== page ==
M119 Notes, Lecture 20
7.1 Basic anti-derivatives
f (x) F (x)
4 4x + C
m mx + b
3x 2 x3 C
x n 1 C , x 1 ,
1 ln x C
ex ex C
Ex. f ( x) 4e x 2 x10 5 , find an antiderivative of f(x).
If F(0) = 2, find F(x)
7.2 Integration by u-substitution
For integrals containing the composition of functions f(g(x)), one method that might
work is a u-substitution. Let g(x) = u
So for this problem:
We are solving for dx so we can transform dx to du. Note in this case it is reminding us
that f(5x) means that the x values are compressed by 5 (i.e times )
e dx e u du e u du
Important: integrate before putting g(x) back in for u.
Ex. t 3t 2 7 dt
Ex. 5e x 2
7.3 The fundamental theorem
From 5.5, we learned about the fundamental theorem:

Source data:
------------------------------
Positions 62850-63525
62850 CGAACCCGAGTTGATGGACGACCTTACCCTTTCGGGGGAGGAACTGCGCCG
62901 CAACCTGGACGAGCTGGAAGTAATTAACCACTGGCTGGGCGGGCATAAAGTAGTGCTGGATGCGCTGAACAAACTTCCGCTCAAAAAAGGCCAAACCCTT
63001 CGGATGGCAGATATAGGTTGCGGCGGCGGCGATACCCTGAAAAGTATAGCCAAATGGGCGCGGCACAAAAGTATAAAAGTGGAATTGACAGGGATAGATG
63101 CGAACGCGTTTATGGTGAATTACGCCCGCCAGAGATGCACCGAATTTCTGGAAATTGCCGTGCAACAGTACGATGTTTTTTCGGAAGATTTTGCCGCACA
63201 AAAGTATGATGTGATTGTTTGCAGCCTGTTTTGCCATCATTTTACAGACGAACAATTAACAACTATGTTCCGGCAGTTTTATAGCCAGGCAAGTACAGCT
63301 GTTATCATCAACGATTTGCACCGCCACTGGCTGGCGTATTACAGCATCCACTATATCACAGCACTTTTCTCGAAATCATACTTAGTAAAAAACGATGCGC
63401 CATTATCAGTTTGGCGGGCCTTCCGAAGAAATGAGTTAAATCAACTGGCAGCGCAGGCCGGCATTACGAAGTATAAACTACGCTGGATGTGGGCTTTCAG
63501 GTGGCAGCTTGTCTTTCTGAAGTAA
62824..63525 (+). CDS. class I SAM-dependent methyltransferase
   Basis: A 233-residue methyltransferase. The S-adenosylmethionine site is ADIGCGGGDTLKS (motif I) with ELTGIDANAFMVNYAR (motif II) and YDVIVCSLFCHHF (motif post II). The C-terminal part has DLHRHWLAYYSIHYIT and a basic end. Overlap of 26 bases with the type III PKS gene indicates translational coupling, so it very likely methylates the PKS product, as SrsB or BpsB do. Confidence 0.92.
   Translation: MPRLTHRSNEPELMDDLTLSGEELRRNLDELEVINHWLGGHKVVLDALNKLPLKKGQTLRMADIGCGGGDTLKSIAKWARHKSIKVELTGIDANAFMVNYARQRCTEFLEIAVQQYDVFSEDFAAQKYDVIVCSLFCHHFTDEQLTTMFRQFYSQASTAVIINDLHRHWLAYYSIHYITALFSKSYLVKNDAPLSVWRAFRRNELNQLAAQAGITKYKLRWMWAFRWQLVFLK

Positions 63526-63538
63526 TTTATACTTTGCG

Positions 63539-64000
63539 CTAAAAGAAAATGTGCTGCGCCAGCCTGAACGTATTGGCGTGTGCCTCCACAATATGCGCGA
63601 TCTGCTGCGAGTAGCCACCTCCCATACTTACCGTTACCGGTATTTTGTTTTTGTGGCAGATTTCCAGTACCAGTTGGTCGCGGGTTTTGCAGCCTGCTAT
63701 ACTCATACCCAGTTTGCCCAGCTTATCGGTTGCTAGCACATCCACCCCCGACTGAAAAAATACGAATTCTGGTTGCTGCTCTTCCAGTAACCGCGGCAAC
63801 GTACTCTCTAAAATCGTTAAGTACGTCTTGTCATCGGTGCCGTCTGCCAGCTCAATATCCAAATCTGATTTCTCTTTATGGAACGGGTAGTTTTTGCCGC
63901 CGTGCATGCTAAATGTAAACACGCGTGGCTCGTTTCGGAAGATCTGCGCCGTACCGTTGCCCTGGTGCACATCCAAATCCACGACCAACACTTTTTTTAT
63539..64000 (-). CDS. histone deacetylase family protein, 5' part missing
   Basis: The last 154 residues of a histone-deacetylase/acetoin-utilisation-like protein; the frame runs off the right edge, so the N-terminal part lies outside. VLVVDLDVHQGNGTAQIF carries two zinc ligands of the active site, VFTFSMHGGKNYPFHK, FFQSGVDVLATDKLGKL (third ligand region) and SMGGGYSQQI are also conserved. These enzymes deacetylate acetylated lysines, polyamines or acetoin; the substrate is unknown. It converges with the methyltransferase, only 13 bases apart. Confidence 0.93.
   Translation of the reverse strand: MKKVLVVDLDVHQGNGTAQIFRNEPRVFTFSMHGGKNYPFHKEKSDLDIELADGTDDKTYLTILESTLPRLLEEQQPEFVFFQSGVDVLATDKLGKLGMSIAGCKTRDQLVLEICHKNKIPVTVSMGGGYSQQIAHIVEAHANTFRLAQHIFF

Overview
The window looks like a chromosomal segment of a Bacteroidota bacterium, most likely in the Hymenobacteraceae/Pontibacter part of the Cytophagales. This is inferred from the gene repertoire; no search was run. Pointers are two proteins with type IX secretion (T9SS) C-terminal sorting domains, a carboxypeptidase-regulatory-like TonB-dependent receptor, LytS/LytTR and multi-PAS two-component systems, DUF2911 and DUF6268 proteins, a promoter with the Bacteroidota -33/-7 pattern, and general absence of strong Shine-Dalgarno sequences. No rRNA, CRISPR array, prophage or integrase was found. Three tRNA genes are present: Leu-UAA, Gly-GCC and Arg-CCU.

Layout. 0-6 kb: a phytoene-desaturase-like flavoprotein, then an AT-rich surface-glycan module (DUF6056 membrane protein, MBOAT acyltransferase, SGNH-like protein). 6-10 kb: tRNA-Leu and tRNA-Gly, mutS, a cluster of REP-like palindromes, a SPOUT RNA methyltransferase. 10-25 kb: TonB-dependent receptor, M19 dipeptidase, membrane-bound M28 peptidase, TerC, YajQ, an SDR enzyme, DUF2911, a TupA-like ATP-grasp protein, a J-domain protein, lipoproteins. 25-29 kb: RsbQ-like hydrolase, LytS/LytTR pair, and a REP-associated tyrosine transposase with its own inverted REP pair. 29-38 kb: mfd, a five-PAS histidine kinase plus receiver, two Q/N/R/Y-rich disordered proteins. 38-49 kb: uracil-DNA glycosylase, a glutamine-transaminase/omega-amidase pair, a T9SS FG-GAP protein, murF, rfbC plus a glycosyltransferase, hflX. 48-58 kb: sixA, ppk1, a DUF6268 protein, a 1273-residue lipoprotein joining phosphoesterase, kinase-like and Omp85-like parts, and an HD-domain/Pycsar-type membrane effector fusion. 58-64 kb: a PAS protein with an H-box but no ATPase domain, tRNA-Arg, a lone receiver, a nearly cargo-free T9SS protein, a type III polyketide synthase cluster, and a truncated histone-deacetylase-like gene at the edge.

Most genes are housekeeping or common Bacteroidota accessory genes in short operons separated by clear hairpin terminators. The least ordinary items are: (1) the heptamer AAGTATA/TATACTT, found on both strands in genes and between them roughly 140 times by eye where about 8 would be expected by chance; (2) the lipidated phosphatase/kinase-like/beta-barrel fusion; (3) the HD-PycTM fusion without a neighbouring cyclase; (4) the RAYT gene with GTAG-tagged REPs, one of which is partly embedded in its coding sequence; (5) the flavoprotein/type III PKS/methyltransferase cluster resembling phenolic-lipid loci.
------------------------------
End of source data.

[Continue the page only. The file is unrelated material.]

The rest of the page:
In addition to acting as area, the integral can also act as an antiderivative:
g ' ( x)dx g (b) g (a) , but if the function inside the derivative doesn’t have a prime, we
need to make a new function, F(x):
f ( x)dx F (b) F (a)
F ' ( x) f ( x)
If we now combine this concept with the anti-derivative formulas we learned in 7.1 and
7.2, we can now calculate several definite integrals without the aid of our calculator
Find the area between y x 3 and y x 2 2 x by doing the following steps:
A) Draw the two graphs
B) Write out an integral that will find the area.
C) Estimate the value of the integral using your calculator.
Ex. Oil is leaking out a tanker at a rate of r (t ) 50 e 0.02t thousand liters per minute
A) At what rate is the oil leaking out at t=0? At t=60
B) How many liters have leaked out at t=0? After the first hour?
4 ln q 3
x e dx
2 x 1 3